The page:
Star Party Pics, Updates, And Circumhorizon Arcs
6/06/2008, 3:55:29 AM
Good morning, astro-nuts!
Today I'm going to post a few pictures from last weekend's star party in Roxbury, NY. Hopefully I will be able to get a few up in the gallery, including the hail! I'm also going to write about Discovery and Phoenix, and some neat things to look out for this weekend!
Hopefully some of you will be blessed with nice weather tonight, there's a neat sight to behold just after sunset. Saturn, Mars and the lovely, young crescent moon will be in a line in the western Sky. Don't forget, Saturn is currently residing by Leo's foot, and Mars is hanging around Cancer. Coming up on Saturday you have the chance to see Mars and the Moon almost right next to each other. On Sunday, the Moon makes a pretty triangle with Regulus and Saturn in Leo. Now that the shuttle is docked to the ISS, you can catch the bright pair passing overhead this weekend, too. Check out heavens-above.com to see when this will occur.
Be on the look out for what are known as circumhorizon arcs this summer. They are most common when the sun is highest in the sky; in other words, during the summer around noon. Circumhorizon arcs look like horizontal rainbows and would be located well below the sun when cirrus clouds made of thick, plate-shaped crystals are present. Light moves through the nearly vertical side of the crystals and exit by way of the bottom horizontal side of the crystals. This refraction of light is close to what happens when light moves through a prism, with basically the same results; a gorgeous spectrum of colors, often more vivid than you would see in a rainbow.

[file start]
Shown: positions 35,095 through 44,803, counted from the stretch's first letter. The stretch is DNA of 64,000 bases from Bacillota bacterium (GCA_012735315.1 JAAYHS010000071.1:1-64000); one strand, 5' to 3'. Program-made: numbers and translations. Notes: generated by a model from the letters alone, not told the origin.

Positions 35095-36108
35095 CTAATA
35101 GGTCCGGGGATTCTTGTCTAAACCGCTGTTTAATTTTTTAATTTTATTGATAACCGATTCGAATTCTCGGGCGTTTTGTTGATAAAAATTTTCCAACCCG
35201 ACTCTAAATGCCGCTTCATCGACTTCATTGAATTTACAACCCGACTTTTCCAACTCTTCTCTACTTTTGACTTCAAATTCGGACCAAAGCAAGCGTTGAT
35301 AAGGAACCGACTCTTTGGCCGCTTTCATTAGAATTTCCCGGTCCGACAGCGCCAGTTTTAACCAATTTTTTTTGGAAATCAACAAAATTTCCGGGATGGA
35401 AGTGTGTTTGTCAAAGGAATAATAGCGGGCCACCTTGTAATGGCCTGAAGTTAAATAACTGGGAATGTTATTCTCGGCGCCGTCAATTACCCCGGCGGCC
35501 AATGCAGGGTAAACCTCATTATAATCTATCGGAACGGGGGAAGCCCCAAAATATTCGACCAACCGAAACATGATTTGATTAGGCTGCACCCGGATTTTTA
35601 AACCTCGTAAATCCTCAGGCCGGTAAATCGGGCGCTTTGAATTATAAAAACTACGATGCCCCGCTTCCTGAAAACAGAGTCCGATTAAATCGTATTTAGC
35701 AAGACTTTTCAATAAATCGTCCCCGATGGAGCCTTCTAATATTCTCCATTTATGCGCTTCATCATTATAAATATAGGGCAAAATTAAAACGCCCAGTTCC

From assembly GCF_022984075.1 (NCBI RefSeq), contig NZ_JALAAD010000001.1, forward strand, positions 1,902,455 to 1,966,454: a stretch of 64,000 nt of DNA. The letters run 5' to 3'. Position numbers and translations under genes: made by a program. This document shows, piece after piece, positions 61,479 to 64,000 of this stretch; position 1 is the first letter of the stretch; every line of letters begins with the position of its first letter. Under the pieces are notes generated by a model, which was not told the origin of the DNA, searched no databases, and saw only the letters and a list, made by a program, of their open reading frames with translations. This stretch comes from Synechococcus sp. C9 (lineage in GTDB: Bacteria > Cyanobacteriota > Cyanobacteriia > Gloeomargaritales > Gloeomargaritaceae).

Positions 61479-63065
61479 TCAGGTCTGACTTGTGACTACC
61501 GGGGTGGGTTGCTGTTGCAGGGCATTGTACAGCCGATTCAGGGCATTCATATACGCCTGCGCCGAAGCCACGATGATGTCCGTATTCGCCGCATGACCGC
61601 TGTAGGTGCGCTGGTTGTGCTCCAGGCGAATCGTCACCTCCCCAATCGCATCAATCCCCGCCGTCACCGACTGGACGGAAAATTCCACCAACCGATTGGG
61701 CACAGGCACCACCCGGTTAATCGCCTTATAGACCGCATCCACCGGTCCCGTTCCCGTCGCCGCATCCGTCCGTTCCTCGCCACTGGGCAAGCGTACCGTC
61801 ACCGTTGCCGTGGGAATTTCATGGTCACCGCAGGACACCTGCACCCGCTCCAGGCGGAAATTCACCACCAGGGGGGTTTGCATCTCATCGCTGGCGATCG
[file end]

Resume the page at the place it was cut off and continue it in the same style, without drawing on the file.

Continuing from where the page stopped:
The second of three spacewalks was completed yesterday by Discovery astronauts Mike Fossum and Ron Garan around 6:15 pm, after more than 7 hours outside the shuttle and International Space Station. The two completed the goals of the spacewalk, which were to attach the new Kibo laboratory to the ISS and to inspect a solar array joint. The Kibo Laboratory is about 37 feet long and 14.4 feet wide; the largest room ever launched for the ISS. The purpose of the lab is performing experience in fluid physics and astronomy. Preparations were also made to the equipment needed for the third spacewalk, which is scheduled for Sunday at around 10:32am. Crew members aboard the space station, meanwhile, had to deal with a busted toilet; I'm sure fixing that was just as fun in outer space as it is down here on Earth. The important thing was that it was fixed.
Meanwhile, on Mars, there has been some additional delays in getting the sample of Martian soil to Phoenix's Thermal and Evolved-Gas Analyzer because of a communication problem with the Mars Odyssey Orbiter. Odyssey had been the backup for communication since the Mars Reconnaissance Orbiter became disabled last week. Now Phoenix is back to communicating with the MRO while the issue with Odyssey is addressed. There is also concern about whether or not Phoenix was able to scoop up enough of a soil sample to deliver to TEGA. This is because Phoenix ran a backup command involving taking more pictures of the landing site when it stopped receiving instructions to dig for more soil. Scientists hope to have the sample to TEGA sometime today.Last but not least, here are some pics from the star party....enjoy!
Keep your eyes to the sky and enjoy the view! ~Lisa C.
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